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When men were men and smoked like chimneys

by Kaori Shoji

Special To The Japan Times

The question “tabako wo osui ni narimasuka?” (「タバコをお吸いになりますか」”Do you happen to be a smoker?”) is something you don’t hear all that often. So many public venues in the Tokyo area have banned smoking altogether, or simply operate on the assumption that no one in their right minds will smoke. And now that the new Kōseirōdōdaijin (厚生労働大臣, Minister of Health, Labor and Welfare) Yoko Komiyama mentioned the possibility of sticking a ¥700 price tag on a pack of cigarettes, aienka (愛煙家, heavy smokers) everywhere are, um, fuming.

Komiyama has said that by increasing cigarette prices, the government hopes to pool funds for Tohoku fukkō (東北復興, Tohoku earthquake recovery) and discourage people from smoking at the same time. To which several top-level bureaucrats in the Zaimushō (財務省, Ministry of Finance) were rumored to have spat on the marble floors of their private offices and said something along the lines of: “Get that babaa (ババア, old nag) out of the Cabinet, NOW.”

Zaimushō has direct control over tobacco taxes so you’d think they’d turn around and thank Komiyama-san. Didn’t happen. As for the majority of the kitsuen (喫煙, smoking) public, they’re quietly stocking up on cigarettes and ducking out for smoking breaks as often as humanly possible. One of my brothers — a dedicated smoker since the age of 15 — says that at this point, the smoking tamariba (たまり場, hangout) restricted to a few square meters of damp pavement outside the back door of his company building, has the same population density and cranky desperation as the Yamanote line during rush hour.

Speaking of which, there was a time when smoking was allowed everywhere: in trains, on station platforms, theaters, taxis, grocery stores and of course, in cramped apartments teeming with babies. It was the norm for men to exhale smoke pretty much every minute of their waking hours — and plenty of women did the same.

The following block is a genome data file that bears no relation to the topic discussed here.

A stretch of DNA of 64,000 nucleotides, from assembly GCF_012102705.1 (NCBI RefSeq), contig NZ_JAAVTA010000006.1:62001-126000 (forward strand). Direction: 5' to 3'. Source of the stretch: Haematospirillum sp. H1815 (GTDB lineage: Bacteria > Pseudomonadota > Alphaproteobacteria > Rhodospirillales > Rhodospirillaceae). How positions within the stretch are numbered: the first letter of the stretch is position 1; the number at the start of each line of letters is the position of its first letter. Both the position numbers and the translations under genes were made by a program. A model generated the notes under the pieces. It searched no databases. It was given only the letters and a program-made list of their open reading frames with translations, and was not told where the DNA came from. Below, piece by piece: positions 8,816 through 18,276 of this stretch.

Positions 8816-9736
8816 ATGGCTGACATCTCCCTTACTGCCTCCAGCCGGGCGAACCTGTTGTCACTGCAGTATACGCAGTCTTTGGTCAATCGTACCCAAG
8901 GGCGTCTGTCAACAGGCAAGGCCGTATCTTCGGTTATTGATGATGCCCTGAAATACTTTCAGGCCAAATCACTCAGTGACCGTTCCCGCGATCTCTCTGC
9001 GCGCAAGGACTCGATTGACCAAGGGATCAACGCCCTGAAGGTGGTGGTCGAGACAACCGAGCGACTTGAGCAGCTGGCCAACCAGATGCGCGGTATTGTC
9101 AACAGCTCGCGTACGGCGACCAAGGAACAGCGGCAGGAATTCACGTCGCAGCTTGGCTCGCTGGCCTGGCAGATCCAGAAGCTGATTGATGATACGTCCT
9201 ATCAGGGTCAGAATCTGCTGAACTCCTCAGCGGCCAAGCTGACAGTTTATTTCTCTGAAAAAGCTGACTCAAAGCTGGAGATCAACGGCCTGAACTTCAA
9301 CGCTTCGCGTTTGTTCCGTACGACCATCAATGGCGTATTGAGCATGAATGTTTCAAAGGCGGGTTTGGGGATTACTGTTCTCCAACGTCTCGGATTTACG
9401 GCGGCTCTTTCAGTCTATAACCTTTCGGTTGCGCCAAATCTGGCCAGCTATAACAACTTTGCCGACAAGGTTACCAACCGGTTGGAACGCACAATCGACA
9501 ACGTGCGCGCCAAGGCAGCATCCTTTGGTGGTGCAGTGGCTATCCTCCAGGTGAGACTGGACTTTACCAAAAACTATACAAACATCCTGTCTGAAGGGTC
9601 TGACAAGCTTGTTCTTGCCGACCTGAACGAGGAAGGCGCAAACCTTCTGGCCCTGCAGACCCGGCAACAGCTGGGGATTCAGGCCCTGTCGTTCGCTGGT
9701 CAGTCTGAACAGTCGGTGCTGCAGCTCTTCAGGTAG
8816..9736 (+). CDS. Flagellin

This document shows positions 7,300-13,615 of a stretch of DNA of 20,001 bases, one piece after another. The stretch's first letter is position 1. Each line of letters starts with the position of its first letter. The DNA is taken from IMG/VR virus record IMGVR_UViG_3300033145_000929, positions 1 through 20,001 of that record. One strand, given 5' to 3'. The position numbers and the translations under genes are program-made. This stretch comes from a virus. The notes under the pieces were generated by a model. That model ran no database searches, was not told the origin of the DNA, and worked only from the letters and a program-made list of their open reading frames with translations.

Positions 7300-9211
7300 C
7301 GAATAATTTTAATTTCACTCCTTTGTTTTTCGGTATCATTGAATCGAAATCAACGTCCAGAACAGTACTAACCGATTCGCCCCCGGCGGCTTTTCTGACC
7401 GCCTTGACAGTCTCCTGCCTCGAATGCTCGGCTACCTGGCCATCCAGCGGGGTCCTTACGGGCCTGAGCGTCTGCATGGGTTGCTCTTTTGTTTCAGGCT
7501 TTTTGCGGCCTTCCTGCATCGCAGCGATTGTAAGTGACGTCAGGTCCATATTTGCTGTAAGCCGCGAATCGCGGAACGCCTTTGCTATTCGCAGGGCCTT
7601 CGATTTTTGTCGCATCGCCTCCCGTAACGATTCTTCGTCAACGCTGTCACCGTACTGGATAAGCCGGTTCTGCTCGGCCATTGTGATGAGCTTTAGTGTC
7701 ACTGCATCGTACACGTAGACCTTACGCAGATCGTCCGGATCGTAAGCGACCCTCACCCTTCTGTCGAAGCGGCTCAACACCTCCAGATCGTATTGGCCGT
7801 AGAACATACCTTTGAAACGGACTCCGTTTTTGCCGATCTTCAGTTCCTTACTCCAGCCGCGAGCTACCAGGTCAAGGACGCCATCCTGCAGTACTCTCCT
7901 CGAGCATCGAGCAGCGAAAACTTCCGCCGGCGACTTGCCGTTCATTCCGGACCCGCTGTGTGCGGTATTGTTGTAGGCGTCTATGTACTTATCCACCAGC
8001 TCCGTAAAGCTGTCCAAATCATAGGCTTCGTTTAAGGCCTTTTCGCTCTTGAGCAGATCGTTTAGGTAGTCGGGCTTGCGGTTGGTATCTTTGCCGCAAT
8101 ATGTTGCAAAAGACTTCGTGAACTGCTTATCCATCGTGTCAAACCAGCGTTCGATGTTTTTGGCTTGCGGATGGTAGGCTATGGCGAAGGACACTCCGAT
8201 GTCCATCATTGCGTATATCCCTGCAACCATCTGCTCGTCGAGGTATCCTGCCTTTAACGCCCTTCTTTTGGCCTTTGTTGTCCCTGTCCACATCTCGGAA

My grandmother smoked a pack a day, claiming that the times she lit up were the only moments she could take a break and sit down. I can see her now, a Mild Seven cigarette held between her elegant fingers, bent over a book and quite effectively shutting out the incessant demands of chores and family. She looked irreproachable, even beautiful. The family knew better than to intrude on that time. Her sons were all avid smokers until well into their 60s, before finally tapping into the health and fitness boom. Her grandsons — now in their 30s and 40s, keep quitting and rescinding, no doubt the result of starting the habit at a tender age. None in the family worried about nicotine stunting their growth. Indeed, my mother (also a smoker for the same reason as my grandmother) used to laugh and say that the house itself could benefit from a little stunting, especially the staircase landing where the ceiling sloped and was blackened and dented after years of boys’ heads bumping into it.

Many women used smoking as an accessory item, and back in the late 20th century it was the commonest way to lose weight. None of those exercise crazes or the desperate hunting around for hosei shitagi (補正下着, posture correcting underwear and corsets). Even calorie counting was considered obasan-kusai (おばさんくさい, smelling of middle-aged women) and ineffective.

The best way to beat the fat was to stop eating, and the surefire way to kill the appetite and look good doing it, was to smoke. Certainly we were swamped with otehon (お手本, role models), particularly ads featuring sleek foreign women wearing slinky dresses and reaching for cute, skinny cigarettes (remember those?) stashed in lovely pink purses. Those days are gone. Very few women light up in public anymore and calorie counting has become a favorite pastime, tracked on a sumaho (スマホ, smartphone) screen and checked religiously.

Interestingly, one of the things revealed in the aftermath of the earthquake and tsunami was the sheer number of chain smokers in the Tohoku region. For people working in the fields and fishing in the sea, smoking is a way to chill out and realign. (In fact, a lot of tobacco farms and cigarette factories are concentrated in the northeast.) In shelters from Saitama to upper Miyagi, thousands of men professed to miss their cigarettes and complained that it was hard to feel a sense of normalcy unless they had a cigarette between their lips.

Filmmaker Hayao Miyazaki was one of the first public figures to start a cigarette fund, and sent over nearly 1000 boxes to smokers in Tohoku. A case-hardened smoker himself, Miyazaki said in a TV interview that in times like these, nicotine is a source of nourishment, and that it was folly to apply normal health standards to those under severe strain. Did the ¥700-per-pack bit of news cause him to spit on the floor of Studio Ghibli? One sincerely hopes so.